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Re: Misrepresenting accessibility / confusion with usability

From: Charles McCathieNevile <charles@sidar.org>
Date: Tue, 23 Mar 2004 07:57:28 +1100
Message-Id: <874CC610-7C43-11D8-8D42-000A958826AA@sidar.org>
Cc: w3c-wai-ig@w3.org
To: Christophe Strobbe <christophe.strobbe@esat.kuleuven.ac.be>

Hi Christophe,

summary: The first article you mention sounds more good than bad, but 
not very good. The second article you mention sounds more bad than 
good. I haven't read them, so that's as much as I have to go on.

Some more detailed thoughts:

I think giving people the idea that it is good to make a text-only 
version of a site, in any introduction to accessibility, is a bad idea. 
I normally like the work that UsableNet do, but I am perturbed by the 
advertising that goes with their product for making a text-only site - 
just as I have been worried about how similar products are used. It 
isn't that a text-only site is an inherent bad thing, it is just that 
it only improves accessibility for a very small minority of people with 
disabilities, and it is in my opinion generally a poor choice for where 
to put effort.

On the one hand, "no publicity is bad publicity", and anything that 
raises people's awareness of accessibility as an issue can be helpful. 
On the other hand I think the time has passed when that was the primary 
goal. Sure, there are people who still don't really understand why it 
might be an issue. What is important is a reasonable explanation of how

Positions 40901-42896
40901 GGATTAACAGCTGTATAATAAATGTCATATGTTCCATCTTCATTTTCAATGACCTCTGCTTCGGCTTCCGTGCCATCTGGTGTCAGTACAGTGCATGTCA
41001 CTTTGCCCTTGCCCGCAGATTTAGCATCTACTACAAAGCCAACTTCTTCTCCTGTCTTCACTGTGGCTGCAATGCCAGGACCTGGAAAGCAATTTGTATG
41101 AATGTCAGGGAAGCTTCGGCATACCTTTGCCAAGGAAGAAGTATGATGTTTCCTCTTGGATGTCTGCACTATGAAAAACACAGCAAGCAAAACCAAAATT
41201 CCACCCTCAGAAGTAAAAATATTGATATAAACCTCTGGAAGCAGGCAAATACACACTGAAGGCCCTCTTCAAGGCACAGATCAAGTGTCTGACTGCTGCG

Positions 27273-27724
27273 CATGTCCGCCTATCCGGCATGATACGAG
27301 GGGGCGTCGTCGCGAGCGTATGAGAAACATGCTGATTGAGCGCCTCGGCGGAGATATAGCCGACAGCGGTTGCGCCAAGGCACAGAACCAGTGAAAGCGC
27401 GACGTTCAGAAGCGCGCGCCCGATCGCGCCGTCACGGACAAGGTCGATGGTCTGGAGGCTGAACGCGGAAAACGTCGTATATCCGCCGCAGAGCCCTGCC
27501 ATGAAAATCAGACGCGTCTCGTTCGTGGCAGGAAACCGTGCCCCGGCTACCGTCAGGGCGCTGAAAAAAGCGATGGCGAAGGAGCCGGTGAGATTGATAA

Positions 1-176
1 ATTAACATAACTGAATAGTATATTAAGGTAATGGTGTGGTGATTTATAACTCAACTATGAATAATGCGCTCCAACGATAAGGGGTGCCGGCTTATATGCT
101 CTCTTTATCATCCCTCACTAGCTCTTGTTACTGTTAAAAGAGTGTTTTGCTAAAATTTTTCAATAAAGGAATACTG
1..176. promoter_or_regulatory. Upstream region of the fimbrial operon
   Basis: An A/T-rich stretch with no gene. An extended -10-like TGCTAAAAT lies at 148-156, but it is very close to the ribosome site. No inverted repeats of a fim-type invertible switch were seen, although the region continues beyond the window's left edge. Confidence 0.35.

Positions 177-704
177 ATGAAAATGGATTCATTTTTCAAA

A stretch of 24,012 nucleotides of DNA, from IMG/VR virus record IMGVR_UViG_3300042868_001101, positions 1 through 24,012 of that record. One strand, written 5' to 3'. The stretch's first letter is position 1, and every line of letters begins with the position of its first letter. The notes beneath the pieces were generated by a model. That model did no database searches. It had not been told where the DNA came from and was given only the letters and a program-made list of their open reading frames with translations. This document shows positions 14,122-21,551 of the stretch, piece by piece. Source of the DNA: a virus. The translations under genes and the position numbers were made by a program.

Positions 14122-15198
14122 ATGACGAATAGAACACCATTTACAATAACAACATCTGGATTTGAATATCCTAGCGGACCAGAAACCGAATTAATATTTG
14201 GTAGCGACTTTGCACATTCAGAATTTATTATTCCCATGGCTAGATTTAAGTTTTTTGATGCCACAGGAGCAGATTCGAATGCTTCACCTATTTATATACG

to make things accessible, along with a recognition that this is a 
field in development. Some things are clear, some things are under 
discussion. Anything that gives a set of instructions should note which 
is which, or at least that the discussion exists.

This is important. I suspect we all agree that alt attributes on images 
are a good thing for accessibility. I am certain we disagree on how 
important they are compared to other accessibility features - in part 
because we each tend to start with a particular target audience in 
mind, whether that is people with intellectual disabilities, people who 
have very low vision (what some people call "legally blind"), people 
who are deaf, or people who are all three. Prioritising for the 
universe isn't an easy task. Yet there is broad agreement on a number 
of important accessibility features that should be included in the Web. 
There is disagreement on whether some things are accessibility features 
or just useful in general (which has an impact because of the political 
nature of accessibility requirements in many places) and there are 
plenty of topics still under discussion.



On 19 Mar 2004, at 00:24, Christophe Strobbe wrote:
> A while ago I came across issue 36 of the British magazine Web Pages 
> Made Easy, which contained an anonymous article on "Building 
> Accessible Web Sites" (pages 16-21). The first page is filled with a 
> wheelchair symbol, so I hoped that, at last, mainstream computer 
> magazines were beginning to devote some attention to web 
> accessibility. However, the article discusses only usability and 
> hardly mentions any guidelines or techniques for making web sites 
> accessible for people with disabilities.
> Issue 37 of the same magazine contains an article on "Make an 
> accessible site"
> The article also contains the following tip: "If you are creating 
> pages where you need to include graphical content, it is always a good 
> idea to create a 'text only' version of the same document, with a link 
> to it from your main site. This at least then gives the visitor an 
> option to view this more accessible page."

> I think this kind of articles doesn't do a good service to web 
> accessibility. What do you think?
Charles McCathieNevile                          Fundación Sidar
charles@sidar.org                                http://www.sidar.org
Received on Monday, 22 March 2004 16:01:52 UTC

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